The church fell into some disrepair in later centuries, but in 1767 it was repaired for the sum of £150. In the early 20th century, Hailes Abbey was excavated and Hailes Church was restored by Hugh Andrewes, owner of the estate. This included the placing of the east window, which contains 15th-century glass from Hailes Abbey. Unfortunately it also included the addition of wax and varnish over the wall paintings, which was intended to protect them but in fact did them much harm by trapping moisture. This was finally corrected by a thorough restoration, which included the uncovering of more wall paintings, by Mrs. Eve Baker from 1970 to 1972.
What to See
The small Hailes Church stands on the edge of a field and next to one of the parking lots for Hailes Abbey visitors. It is a simple, aisleless chapel consisting of a nave and chancel. There are no carvings on the exterior. Entrance is through a small south porch.
The most notable feature of Hailes Church is its collection of faded wall paintings, which were added in the 13th century after the church came under the ownership of Hailes Abbey.
The first mural you see upon entering the church is a large mural of St. Christopher, wading in water and carrying a miniature Christ on his shoulder. In the Middle Ages, seeing the image of St. Chrisopher was believed to protect against the most dreaded of fates: death without confession. The saint was therefore painted extremely large and opposite the entrance of churches. (Another notable example is in Toledo Cathedral.)
The other (south) side of the nave is not religious at all, but depicts a familiar scene in the 13th century: the hunt. A huntsman with a horn to his mouth carries a shield with horns and sea urchins. Greyhounds race towards a hare crouched beneath the bare branches of a tree. The huntsman might represent Sampson the Venour, who served Edward I and was made a pensioner of Hailes Abbey by Edward II, or Adam le Hunte, who gave land to the abbey under Edward II.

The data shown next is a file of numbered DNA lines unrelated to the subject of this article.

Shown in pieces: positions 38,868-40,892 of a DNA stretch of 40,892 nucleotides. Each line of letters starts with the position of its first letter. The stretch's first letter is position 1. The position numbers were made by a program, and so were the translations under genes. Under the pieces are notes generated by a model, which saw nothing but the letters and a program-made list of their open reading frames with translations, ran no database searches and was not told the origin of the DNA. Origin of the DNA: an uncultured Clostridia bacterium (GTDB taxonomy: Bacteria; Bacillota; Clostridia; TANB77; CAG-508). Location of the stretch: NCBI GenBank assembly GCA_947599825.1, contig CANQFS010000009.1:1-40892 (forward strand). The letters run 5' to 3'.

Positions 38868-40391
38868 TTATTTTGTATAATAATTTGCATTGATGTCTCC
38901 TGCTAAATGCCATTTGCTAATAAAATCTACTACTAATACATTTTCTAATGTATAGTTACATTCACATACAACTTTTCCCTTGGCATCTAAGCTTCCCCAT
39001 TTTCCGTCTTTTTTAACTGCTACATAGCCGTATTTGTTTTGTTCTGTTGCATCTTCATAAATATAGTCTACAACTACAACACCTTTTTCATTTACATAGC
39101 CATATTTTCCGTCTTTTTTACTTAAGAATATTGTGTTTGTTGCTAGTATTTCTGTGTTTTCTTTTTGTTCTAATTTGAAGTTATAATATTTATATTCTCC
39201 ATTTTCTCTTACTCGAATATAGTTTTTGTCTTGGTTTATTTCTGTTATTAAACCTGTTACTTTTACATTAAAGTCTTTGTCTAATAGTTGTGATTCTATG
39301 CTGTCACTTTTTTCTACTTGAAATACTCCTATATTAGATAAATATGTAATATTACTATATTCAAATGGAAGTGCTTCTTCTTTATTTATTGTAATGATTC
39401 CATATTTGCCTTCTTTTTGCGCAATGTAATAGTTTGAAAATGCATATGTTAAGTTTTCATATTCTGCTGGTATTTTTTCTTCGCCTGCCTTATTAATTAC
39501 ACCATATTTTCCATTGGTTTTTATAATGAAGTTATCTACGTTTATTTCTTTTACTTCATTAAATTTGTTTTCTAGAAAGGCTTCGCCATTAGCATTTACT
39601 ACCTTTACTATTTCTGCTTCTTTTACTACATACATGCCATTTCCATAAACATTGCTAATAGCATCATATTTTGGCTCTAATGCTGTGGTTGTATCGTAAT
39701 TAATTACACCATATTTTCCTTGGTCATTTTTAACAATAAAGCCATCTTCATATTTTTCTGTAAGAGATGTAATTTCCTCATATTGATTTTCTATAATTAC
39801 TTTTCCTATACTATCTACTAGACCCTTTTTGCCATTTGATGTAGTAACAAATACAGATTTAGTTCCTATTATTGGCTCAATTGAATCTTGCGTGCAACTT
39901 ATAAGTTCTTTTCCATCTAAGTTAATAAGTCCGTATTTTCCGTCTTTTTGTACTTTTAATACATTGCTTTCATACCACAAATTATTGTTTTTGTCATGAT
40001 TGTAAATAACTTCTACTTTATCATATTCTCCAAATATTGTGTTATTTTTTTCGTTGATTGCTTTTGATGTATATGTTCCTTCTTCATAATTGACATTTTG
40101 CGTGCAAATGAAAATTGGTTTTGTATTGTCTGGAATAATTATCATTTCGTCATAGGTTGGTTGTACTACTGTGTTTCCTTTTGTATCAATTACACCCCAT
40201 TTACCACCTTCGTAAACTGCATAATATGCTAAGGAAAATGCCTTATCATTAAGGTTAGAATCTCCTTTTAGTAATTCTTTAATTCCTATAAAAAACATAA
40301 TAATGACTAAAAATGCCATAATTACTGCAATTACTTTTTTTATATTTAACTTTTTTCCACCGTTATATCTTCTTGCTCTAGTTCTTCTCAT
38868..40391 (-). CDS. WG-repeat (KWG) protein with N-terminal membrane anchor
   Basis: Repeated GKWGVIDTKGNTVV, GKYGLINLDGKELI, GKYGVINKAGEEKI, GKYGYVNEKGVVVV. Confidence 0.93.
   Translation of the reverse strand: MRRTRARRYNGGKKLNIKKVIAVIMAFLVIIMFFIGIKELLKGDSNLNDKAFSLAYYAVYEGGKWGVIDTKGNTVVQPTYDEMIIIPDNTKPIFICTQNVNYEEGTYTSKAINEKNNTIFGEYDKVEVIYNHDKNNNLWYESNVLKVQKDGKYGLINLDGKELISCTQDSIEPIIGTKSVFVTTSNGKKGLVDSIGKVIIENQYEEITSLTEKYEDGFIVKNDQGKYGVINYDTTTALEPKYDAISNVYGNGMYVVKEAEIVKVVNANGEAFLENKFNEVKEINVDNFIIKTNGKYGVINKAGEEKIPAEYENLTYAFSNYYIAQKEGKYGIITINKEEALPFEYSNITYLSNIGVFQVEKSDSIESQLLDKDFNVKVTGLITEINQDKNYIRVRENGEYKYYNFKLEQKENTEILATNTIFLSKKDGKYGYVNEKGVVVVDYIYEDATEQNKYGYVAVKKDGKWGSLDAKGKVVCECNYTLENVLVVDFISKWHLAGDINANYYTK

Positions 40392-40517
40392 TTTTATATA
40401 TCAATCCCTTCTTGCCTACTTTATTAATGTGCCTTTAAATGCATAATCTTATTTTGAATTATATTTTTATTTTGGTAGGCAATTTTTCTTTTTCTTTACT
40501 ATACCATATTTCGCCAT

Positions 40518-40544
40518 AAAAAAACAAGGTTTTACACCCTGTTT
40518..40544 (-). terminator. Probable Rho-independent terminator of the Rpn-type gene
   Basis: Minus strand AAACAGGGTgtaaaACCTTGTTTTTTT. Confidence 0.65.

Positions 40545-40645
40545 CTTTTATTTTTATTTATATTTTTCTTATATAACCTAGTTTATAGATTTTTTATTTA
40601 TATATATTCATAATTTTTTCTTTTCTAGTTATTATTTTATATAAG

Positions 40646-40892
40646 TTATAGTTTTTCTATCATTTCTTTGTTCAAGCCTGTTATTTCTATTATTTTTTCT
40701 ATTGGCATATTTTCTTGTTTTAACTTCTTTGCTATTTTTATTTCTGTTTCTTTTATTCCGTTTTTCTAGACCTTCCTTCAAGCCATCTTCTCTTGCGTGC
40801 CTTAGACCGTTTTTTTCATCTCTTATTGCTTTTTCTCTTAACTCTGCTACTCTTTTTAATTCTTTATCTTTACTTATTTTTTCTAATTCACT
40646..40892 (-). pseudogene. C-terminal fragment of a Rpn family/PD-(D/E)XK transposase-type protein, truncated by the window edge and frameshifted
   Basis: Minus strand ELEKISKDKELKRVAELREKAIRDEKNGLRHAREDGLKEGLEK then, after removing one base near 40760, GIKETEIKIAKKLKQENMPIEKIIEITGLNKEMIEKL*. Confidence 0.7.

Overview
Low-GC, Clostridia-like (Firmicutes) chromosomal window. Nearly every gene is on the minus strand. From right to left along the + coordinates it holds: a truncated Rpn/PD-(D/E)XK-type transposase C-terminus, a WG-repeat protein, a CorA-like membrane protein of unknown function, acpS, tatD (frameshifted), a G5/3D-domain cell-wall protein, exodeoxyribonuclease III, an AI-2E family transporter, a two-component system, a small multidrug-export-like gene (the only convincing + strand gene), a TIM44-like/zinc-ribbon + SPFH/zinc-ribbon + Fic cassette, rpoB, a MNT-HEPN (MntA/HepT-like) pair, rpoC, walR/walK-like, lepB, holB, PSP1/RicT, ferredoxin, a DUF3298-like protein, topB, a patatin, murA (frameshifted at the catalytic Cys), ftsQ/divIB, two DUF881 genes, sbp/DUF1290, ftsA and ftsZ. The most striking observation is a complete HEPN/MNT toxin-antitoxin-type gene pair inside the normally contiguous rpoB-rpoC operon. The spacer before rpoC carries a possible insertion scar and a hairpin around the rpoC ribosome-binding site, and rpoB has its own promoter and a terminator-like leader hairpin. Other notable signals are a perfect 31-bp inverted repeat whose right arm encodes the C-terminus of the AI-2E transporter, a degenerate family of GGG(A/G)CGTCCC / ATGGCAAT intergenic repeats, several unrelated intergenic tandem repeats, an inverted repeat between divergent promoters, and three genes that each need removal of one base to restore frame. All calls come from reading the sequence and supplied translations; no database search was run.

Above the east window in the chancel are two censing angels and borders of vine leaf scroll and chevrons. The surface of the east walls is scattered with roses.
In the half-blocked windows in the walls of the chancel are two saints who often appear together. St. Catherine of Alexandria, who is painted on the north wall, was an aristrocratic and well-educated Christian lady who refused the advances of Emperor Maximin, defeated pagan philosophers in a debate, was tortured on a spiked wheel that was shattered by angels, and finally beheaded by Maximin. She is the patroness of learning and teachers. The painting shows her high class through her clothing and her learning through the book she holds. Beneath her foot is the crowned head of Emperor Maximin. A monk with a scroll sits at the bottom left.
St. Margaret of Antioch, who appears on the south wall, was the daughter of a pagan priest. Converted to Christianity, she became a sheperdess and refused the advances of a Roman governor. He threw her in a dungeon, where Satan attacked her in the form of a dragon. The dragon swallowed her, but she split the dragon's belly open with her cross and emerged safely. This made her the patron saint of childbirth. In this image at Haiels, she is shown thrusting the cross down the throat of the dragon before it can swallow her up. Around the window are red squares intended to look like undecorated masonry, a very popular feature at the time.